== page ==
This column was written by Fred Barnes.
This one is pretty easy to explain. Republicans lost the House and probably the Senate because of Iraq, corruption, and a record of taking up big issues and then doing nothing on them. Of these, the war was by far the biggest factor. Unpopular wars trump good economies and everything else. President Truman learned this in 1952, as did President Johnson in 1968. Now, it was President Bush's turn — and since his name wasn't on the ballot, his party took the hit.
The defeat for Republicans was short of devastating — but only a little short. The House seats the party lost in New York and Connecticut and Pennsylvania will be hard to win back. Just as Republicans have locked in their gains in the South over the past two decades, Democrats should be able to solidify their hold on seats in the Northeast, as the nation continues to split sharply along North-South lines.
What should worry Republicans most, however, is erosion of its strength in the West and in two states in particular: Colorado and Arizona. Four years ago, Colorado was solidly Republican. Since then, Democrats have won a Senate seat, two House seats, the governorship, and both houses of the state legislature. At the state level, that's realignment.
In Arizona, Republicans dropped two House seats and Republican Sen. John Kyl got a mild scare. Kyl, by the way, may be the finest and most able senator in Washington. He's certainly in the top five. Meanwhile, Democratic Gov. Janet Napolitano cruised to victory.
The bottom line is this: Colorado and Arizona may not be there for Republicans in the 2008 presidential race. Of course, everything depends on the actual candidates, but these two states start out as presidential swing states. This is a new development.
Virginia is now worrisome for Republicans, even if Sen. George Allen wins re-election via recount. It has become more a Middle Atlantic than a Southern state, as University of Virginia professor Larry Sabato notes. (Sabato, by the way, picked the outcome in the House and Senate almost perfectly.) Republicans have lost the Washington suburbs of northern Virginia, which have grown into a third of the state's vote. And Representative Thelma Drake almost lost her House seat in the Norfolk-Virginia Beach area, a Republican stronghold heavily populated with active duty and retired military.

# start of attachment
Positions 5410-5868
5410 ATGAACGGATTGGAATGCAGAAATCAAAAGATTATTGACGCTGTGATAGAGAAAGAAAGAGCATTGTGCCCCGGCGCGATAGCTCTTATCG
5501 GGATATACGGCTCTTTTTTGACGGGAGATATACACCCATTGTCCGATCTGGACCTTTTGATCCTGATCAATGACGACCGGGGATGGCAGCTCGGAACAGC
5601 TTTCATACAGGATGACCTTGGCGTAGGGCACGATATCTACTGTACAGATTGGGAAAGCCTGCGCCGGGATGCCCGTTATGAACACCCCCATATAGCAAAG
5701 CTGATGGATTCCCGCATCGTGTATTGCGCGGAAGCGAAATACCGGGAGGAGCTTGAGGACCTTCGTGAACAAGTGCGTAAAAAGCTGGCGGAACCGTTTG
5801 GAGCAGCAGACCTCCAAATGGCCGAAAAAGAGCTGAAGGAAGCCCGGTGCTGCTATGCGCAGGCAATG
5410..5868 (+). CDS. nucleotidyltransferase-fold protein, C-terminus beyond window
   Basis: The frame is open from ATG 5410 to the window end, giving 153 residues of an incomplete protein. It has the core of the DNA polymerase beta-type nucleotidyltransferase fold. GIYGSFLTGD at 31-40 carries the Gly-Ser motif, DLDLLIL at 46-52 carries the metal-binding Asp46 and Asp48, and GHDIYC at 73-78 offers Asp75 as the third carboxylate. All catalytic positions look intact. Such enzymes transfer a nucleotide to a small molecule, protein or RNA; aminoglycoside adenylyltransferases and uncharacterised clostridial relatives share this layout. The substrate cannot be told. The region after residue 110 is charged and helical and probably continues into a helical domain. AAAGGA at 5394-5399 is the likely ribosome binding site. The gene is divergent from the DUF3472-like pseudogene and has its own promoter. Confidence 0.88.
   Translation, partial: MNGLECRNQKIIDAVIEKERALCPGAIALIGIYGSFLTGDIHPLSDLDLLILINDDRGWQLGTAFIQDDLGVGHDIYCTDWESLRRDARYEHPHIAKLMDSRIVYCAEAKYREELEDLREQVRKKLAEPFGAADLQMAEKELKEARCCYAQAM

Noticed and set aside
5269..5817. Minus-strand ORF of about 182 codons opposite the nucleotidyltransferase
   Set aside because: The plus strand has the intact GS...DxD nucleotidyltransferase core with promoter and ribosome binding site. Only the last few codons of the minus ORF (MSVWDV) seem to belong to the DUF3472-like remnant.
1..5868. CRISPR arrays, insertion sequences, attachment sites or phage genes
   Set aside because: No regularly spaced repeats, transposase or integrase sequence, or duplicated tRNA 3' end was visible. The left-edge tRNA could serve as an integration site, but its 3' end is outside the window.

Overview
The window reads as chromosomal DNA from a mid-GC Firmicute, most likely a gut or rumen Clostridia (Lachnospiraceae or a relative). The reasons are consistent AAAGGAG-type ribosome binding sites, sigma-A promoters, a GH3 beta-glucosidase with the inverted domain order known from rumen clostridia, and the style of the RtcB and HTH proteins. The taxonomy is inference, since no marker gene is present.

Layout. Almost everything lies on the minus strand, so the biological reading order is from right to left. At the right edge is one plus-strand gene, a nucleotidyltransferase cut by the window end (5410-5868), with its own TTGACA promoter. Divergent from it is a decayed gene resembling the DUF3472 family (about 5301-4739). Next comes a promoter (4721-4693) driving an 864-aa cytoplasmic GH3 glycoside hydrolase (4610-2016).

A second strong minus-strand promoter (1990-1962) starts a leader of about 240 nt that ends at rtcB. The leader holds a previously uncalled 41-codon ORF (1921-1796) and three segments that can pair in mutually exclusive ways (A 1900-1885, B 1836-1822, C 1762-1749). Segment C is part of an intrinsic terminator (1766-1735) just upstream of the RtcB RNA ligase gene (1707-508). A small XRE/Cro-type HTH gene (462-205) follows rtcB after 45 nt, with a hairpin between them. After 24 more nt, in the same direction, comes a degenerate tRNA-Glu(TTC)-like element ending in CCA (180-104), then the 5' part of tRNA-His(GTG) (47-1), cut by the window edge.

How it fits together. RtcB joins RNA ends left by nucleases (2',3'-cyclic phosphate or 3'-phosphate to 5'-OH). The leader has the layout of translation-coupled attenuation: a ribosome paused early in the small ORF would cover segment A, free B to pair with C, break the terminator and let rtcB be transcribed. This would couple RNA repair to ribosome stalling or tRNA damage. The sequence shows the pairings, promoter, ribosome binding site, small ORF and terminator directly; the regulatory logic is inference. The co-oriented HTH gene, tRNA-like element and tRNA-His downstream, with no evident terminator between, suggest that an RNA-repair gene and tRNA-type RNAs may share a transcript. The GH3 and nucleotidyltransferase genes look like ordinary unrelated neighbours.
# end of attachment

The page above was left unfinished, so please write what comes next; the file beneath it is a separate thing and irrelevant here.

Already the wails of the immigration restrictionists are rising, insisting Republicans lost because they weren't tough on keeping illegal border-crossers out. Not true. The test was in Arizona, where two of the noisiest border hawks, Representatives J.D. Hayworth and Randy Graf, lost House seats. Graf lost in a seat along the Mexican border, where illegal immigrants flock.
What Americans want is a full-blown solution to the immigration crisis. And that will come only when Republicans come together on a "comprehensive" measure that not only secures the border but also provides a way for illegals in the United States to work their way to citizenship and establishes a temporary worker program. If Republicans don't grab this issue, Democrats will.
Immigration was a big failure of Republicans over the past two years, but hardly the only one. Republicans cast themselves as the party of reform, but they didn't reform anything. And heaven knows, the public is eager for a lot to be reformed, starting with Congress itself and moving on to taxes and entitlements.
Congressional Republicans left President Bush hanging when he courageously proposed and campaigned for Social Security reform in 2005. They passed a last-minute, totally inadequate immigration bill (700 miles of fence) this fall. They toyed with doing something serious about earmarks (spending measures tossed into appropriation bills by individual members of Congress), then did too little.
With a serious record of reform to boast about, Republicans surely would have done better. They would have minimized the tendency of voters, in the sixth year of the Bush presidency, to shy away from any candidate with a "R" by his or her name. Sure, they'd have lost the House. But I suspect the margin would have been considerably smaller. Perhaps Nancy Pelosi would have a numerical majority but not a working, governing majority.
What happens in a bad Republican year is that good Republican candidates lose. There were many of them: House challengers David McSweeney in Illinois and Van Taylor in Texas, lieutenant governor candidate Luther Strange in Alabama and Tom McClintock in California, and House incumbents Melissa Hart of Pennsylvania, Jim Ryun of Kansas, and Clay Shaw of Florida.
But you have to give Rahm Emanuel, the House Democratic campaign chief, credit for recruiting an impressive group of candidates, including a few non-liberals like Brad Ellsworth in Indiana and Heath Shuler in North Carolina. The media, however, is exaggerating the number of these unconventional Democrats. They are a handful, and the pattern of moderate and conservative Democrats when they get to Washington is to pipe down. Or, as losing Republican Congressman Chris Chocola said of his victorious opponent Joe Donnelly, they become "Nancy Pelosi."
Conservatives won't want to hear this, but the Republican who maneuvered his way into the most impressive victory of the election was California Gov. Arnold Schwarzenegger. Okay, he's sui generic. But he won a landslide victory after moving to the center, while holding onto conservatives by not hiking taxes. Just think if he were eligible for the White House in 2008. Even (some) conservatives would be clamoring for him to run.
Fred Barnes is executive editor of The Weekly Standard.
By Fred Barnes